Portugal's success would be the ideal model for Canada to base decriminalization of illicit drugs. Although Canada does not have as much of a drug epidemic that Portugal had before decriminalization, statistics show the country has rising rates of both heroin and meth use. Treating this evident problem with a different approach has been gathering heavy support over the years. Support behind this legal movement in Canada includes the Canadian Drug Policy Coalition and the Green Party of Canada. Not only were drugs decriminalized in Portugal, the entire system was reconstructed to aid those addicted. Both the reduce in law enforcement towards illicit drugs and the increase in funding towards treatment paid off greatly for Portugal. Overdose death went down by 72% while the spread of HIV went down by 94%. Canada has prioritized the war on drugs, although the method being followed does not prove effective. It might prove better to abandon this current war in favour for public health, following Portugal's lead in providing harm reduction treatment and treating the addiction as the public health crisis that it
For many years, a real push has been looming on the idea of legalizing now illegal drugs. This has become a hot debate throughout nations all over the world, from all walks of life. The dispute over the idea of decriminalizing illegal drugs is and will continue on as an ongoing conflict. In 2001, Drug decriminalization in all drugs, including cocaine and heroin, became a nationwide law in Portugal (Greenwald). Ethan Nadelman, essayist of “Think again: Drugs,” states his side of the story on the continuing criminalization of hard drugs, in which he stand to oppose. Whether it is for the good of human rights or not, decriminalizing drugs may be a good head start for a new beginning.
The systematic scheduling of drugs in the United States is arbitrary which leads to a discriminative social injustice. Some psychedelic substances such as Psilocybin are schedule 1 drugs, while alcohol and nicotine are legal. According to the National Institute of Drug Abuse (NIDA) both alcohol and nicotine are proven to be harmful and addictive (2017). Conversely, Psychedelic substances have not been proven to be addictive. This equates to a social injustice that discriminates over someone who may prefer the effects of psilocybin to nicotine, even under the science that has shown nicotine and alcohol have a higher potential for abuse. Unfortunately, many political factors come into play regarding the legal status of drugs and industries such as the pharmaceutical, tobacco and alcohol industries, who harbor the most money and have an influence in the legality of drugs whether they are safe or not. While legalizing psychedelic substances would most likely cut into profits for these large industries they would bring about economic benefits as well.
Proponents on the legalization of drugs believe if drugs were to become legal; the black market worth billions of dollars would become extinct, drug gangsters would disappear, addicts would stop committing crimes to support their habit and the prison system would not be overwhelmed with a problem they cannot defeat. The decriminalization of drugs will only make illegal drugs cheaper, easier to get and more acceptable to use. “The U.S. has 20 million alcoholics and alcohol misusers, but only around 6 million illegal drug addicts. If illegal drugs were easier to obtain, this figure would rise”(Should Drugs be decriminalized? No.November 09, 2007 Califano Joseph A, Jr).”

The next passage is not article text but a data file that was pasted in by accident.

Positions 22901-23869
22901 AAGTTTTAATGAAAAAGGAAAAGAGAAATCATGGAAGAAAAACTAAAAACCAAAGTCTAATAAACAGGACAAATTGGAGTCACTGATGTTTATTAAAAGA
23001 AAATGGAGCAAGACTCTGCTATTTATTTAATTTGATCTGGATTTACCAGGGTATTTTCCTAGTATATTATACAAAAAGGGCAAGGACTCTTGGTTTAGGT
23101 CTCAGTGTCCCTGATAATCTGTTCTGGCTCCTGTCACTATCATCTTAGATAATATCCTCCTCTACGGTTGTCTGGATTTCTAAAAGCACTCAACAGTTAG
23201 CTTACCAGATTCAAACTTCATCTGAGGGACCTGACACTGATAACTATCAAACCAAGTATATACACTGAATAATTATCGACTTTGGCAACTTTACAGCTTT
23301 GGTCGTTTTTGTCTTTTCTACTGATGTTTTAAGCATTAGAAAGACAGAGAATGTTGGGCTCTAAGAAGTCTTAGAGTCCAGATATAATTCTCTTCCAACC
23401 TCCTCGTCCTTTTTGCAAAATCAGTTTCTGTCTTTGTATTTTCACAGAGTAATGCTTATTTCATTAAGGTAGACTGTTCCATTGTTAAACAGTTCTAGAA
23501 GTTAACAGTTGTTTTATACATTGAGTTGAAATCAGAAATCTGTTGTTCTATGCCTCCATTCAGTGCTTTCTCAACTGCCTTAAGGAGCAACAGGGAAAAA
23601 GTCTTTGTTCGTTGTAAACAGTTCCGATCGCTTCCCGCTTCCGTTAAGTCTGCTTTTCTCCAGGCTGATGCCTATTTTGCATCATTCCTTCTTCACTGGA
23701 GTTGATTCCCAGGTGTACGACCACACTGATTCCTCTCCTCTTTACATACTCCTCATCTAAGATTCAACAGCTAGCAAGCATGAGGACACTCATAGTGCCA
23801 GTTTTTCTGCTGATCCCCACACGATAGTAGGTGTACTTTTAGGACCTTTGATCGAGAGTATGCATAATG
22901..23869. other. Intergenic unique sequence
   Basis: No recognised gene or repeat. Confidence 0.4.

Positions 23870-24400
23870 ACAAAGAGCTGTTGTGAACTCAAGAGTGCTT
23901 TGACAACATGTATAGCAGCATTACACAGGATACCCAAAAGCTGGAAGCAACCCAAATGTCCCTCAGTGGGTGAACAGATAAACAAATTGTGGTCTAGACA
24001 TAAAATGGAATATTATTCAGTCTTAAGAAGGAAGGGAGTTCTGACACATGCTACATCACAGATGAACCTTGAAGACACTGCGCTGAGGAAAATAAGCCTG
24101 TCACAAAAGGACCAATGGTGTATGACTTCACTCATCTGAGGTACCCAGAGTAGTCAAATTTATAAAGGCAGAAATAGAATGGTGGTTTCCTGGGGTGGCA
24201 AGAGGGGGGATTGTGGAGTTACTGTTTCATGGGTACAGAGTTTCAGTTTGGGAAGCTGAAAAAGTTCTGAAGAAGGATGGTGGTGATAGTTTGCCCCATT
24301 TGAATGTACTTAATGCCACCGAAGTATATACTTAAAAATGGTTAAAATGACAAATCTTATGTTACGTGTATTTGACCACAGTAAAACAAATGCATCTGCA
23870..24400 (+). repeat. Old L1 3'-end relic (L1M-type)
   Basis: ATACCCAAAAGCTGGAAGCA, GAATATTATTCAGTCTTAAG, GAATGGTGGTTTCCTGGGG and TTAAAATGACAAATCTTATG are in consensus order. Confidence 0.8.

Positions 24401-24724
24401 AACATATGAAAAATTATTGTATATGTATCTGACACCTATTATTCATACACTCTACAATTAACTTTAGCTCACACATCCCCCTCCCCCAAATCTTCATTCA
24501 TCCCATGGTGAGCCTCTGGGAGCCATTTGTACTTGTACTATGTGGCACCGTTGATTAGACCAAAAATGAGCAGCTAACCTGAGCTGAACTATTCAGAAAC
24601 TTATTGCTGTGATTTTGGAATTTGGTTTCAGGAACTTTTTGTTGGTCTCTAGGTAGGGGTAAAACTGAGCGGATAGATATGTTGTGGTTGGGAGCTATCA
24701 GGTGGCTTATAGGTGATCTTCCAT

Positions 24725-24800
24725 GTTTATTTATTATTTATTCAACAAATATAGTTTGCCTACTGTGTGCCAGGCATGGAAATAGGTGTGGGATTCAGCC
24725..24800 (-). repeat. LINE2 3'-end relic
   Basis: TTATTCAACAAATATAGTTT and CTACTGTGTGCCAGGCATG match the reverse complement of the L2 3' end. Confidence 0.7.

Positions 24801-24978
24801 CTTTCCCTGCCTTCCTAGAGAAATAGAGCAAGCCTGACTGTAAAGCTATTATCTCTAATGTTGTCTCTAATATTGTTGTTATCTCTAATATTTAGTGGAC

“Drug policy regarding the control of the traditional illicit substances (opiates, cocaine, cannabis) is currently moving through upbeat times in almost all Western countries. Prohibition on the basis of repressive law enforcement not only seems to fail on a large scale, but also to create vast additional costs, problems, and harm for drug consumers, who often find themselves in extreme social, economic, and health conditions” (Fischer 1995: 389).
We should decriminalize drugs in the U.S. instead of legalizing them. Decriminalization refers to the lessening of criminal penalties of certain acts. According to De Marneffe, “… the legalization of drugs … [is] the removal of criminal penalties for the manufacture, sale, and possession of large quantities of recretational drugs, such as marijuana, cocaine, heroin, and methamphetamine” (346).
Man, as a creature, is inherently bored. Since the dawn of time, it has been the
Would you like to live in a safer, drug-free community? I do and here is how to start: by decriminalizing all drugs! Since Richard Nixon coined the phrase “War on Drugs” in 1971, America has failed miserably to reduce the consumption and traffic of illicit drugs from outside our borders. Although a heavy portion are against decriminalizing drugs because of short-term consequences and health concerns in public communities, Portugal’s evident sixteen-year experience with drug decriminalization has proven otherwise with significant, long-term positive outcomes. However, due to the long-lasting and persuasive positive outcomes of decriminalization, it is vital that the U.S. strongly reconsiders the prohibition of all drugs for the health and economic benefit of our communities.